I can’t imagine the feelings that anti-Jesse Eisenberg cinemagoers will get when they see him duplicated in the above trailer for Richard Ayoade’s upcoming sci-fi-ish darkly comedic thrillerThe Double, courtesy of Deadline. I assume some will loudly ponder why they wouldn’t have just hired Michael Cera to take over the role of Eisenberg’s doppelgänger, laughing loudly as no one listens. I’m sick of those people, and I hope that I’m all by myself whenever I get to watch this creepy looking flick, which is premiering this weekend at the Toronto International Film Festival.
The overbearing conceit in his Now You See Me performance aside, I think Eisenberg is a layered actor who still hasn’t seen his finest hour yet. The Double is the perfect film to show off those layers, as he’ll be playing Simon, an office worker seeking a promotion that is also being chased by James, a new employee who happens to look exactly like Simon, only with a better personality and more charisma. But no one else even notices, and it begins to slowly drive him down the winding road to crazy town. By replacing any in-film sounds and dialogue with blues legend Sun House’s “Grinnin’ in Your Face,” this trailer comes off as even more offsetting and interesting. I get the feeling that Eisenberg is walking with some nefarious purpose in mind (or minds), though I can’t be certain which character is which.
More so than the acting, I’m wildly interesting in seeing another film from Ayoade, the IT Crowd and Garth Marenghi’s Dark Places star wowed audiences with his subtle coming of age film Submarine in 2011. After that he made himself known to American audiences in The Watch, which was a complete waste of everyone’s time and talent. But with this adaptation of Fyodor Dostoevsky’s novella The Double, Ayoade will likely put himself on the map in a big way, trading comparisons to Wes Anderson with comparisons to Terry Gilliam. (Some have said the film is like a little brother to the madcappery that is Gilliam’s Brazil.)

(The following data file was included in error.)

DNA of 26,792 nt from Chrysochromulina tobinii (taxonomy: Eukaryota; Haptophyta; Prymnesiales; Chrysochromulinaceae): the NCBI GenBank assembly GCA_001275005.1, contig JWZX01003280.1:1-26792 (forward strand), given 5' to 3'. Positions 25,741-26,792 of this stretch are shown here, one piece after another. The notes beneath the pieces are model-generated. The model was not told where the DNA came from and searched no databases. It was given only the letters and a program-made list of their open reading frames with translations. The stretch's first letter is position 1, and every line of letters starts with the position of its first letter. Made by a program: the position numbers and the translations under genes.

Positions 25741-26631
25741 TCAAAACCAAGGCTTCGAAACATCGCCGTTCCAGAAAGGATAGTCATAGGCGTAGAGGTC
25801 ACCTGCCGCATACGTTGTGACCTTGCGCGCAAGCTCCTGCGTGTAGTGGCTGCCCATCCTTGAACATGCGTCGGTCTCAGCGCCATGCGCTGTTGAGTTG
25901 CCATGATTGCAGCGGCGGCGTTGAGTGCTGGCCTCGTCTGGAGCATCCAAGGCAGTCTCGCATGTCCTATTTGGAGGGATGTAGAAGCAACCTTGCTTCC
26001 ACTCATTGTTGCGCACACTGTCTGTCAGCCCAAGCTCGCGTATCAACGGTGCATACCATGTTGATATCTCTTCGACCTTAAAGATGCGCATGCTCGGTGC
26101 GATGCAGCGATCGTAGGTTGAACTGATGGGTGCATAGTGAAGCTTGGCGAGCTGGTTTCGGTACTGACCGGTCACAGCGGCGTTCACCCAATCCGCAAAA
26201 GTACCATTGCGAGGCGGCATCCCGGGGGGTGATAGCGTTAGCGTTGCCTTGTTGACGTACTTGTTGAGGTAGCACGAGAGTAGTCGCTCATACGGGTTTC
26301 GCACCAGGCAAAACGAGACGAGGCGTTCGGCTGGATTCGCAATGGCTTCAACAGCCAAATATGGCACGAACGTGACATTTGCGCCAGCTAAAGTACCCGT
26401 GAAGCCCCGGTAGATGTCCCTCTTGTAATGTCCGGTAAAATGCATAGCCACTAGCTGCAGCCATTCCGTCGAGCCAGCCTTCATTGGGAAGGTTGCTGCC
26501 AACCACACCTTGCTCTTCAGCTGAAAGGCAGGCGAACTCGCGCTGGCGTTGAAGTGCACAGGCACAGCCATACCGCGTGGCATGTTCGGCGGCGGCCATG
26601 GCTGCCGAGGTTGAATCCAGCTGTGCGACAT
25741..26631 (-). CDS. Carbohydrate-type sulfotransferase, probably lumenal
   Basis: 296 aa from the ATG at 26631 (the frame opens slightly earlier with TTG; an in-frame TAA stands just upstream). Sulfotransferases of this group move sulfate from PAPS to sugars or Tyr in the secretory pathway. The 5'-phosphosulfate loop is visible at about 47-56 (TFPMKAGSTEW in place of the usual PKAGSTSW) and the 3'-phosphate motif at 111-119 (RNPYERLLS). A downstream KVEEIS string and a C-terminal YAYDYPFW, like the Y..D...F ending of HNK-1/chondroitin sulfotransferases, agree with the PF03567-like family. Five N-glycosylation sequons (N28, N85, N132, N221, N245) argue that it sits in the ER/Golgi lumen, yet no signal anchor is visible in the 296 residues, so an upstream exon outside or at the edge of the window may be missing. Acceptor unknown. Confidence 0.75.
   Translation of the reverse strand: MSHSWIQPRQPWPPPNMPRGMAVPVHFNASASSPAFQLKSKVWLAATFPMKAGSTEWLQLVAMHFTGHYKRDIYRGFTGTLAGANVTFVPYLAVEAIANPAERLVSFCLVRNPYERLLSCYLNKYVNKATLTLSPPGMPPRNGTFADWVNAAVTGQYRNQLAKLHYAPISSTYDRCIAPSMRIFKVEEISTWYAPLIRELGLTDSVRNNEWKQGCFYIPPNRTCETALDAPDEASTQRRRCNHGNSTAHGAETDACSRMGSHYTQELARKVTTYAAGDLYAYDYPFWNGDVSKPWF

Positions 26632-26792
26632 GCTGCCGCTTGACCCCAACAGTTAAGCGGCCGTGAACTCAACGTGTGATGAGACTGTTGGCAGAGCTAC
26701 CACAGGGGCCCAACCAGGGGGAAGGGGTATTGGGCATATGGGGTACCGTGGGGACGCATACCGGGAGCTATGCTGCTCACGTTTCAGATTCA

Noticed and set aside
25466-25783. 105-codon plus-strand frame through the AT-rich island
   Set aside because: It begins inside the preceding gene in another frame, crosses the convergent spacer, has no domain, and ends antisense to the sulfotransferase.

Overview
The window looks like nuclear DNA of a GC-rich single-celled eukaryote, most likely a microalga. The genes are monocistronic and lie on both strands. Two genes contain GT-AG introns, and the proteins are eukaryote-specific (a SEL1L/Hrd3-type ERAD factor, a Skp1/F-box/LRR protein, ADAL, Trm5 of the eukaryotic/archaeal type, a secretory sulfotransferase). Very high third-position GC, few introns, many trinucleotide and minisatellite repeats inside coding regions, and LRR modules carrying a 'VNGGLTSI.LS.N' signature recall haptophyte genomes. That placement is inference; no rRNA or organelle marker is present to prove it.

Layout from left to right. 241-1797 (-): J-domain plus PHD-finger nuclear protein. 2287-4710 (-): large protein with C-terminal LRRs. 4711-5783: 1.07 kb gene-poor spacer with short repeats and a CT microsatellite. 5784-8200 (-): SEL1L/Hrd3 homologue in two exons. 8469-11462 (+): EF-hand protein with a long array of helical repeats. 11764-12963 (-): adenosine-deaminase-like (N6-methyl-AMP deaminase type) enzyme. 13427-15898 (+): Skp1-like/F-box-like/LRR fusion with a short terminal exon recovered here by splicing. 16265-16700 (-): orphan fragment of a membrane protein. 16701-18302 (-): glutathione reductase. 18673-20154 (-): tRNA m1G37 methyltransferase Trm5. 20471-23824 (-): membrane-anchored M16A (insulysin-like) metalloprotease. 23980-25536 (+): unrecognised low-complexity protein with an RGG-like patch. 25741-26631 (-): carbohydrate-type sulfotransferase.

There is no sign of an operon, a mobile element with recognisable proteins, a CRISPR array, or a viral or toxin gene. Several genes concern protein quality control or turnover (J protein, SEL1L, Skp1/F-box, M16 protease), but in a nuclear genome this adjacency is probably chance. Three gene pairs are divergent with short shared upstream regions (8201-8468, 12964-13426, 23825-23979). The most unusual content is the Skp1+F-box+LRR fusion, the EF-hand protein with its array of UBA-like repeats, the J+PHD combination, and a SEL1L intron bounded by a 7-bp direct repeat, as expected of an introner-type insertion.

The film also stars Mia Wasikowska as Simon’s neighbor and love interest, though she soon becomes James’ love interest. Then there’s the fabulous supporting cast of Wallace Shawn, Cathy Moriarty, James Fox, Noah Taylor, Yasmin Paige and Gemma Chan. The screenplay was a shared effort by Ayoade and Avi Korine, younger brother of indie filmmaker Harmony Korine (Spring Breakers), with whom he co-wrote another lookalike feature, 2007’s Mister Lonely.
Unfortunately, there’s no U.S. release date set for The Double, though I’m certain the response at TIFF will likely guide that decision. Though some may get this film confused with the other TIFF debut, An Enemy, in which Jake Gyllenhaal discovers he has a double. Good things come in threes, it’s said, but there’s nothing wrong with twos in this case.
Nick is a Cajun Country native, and is often asked why he doesn't sound like that's the case. His love for his wife and daughters is almost equaled by his love of gasp-for-breath laughter and gasp-for-breath horror. A lifetime spent in the vicinity of a television screen led to his current dream job, as well as his knowledge of too many TV themes and ad jingles.
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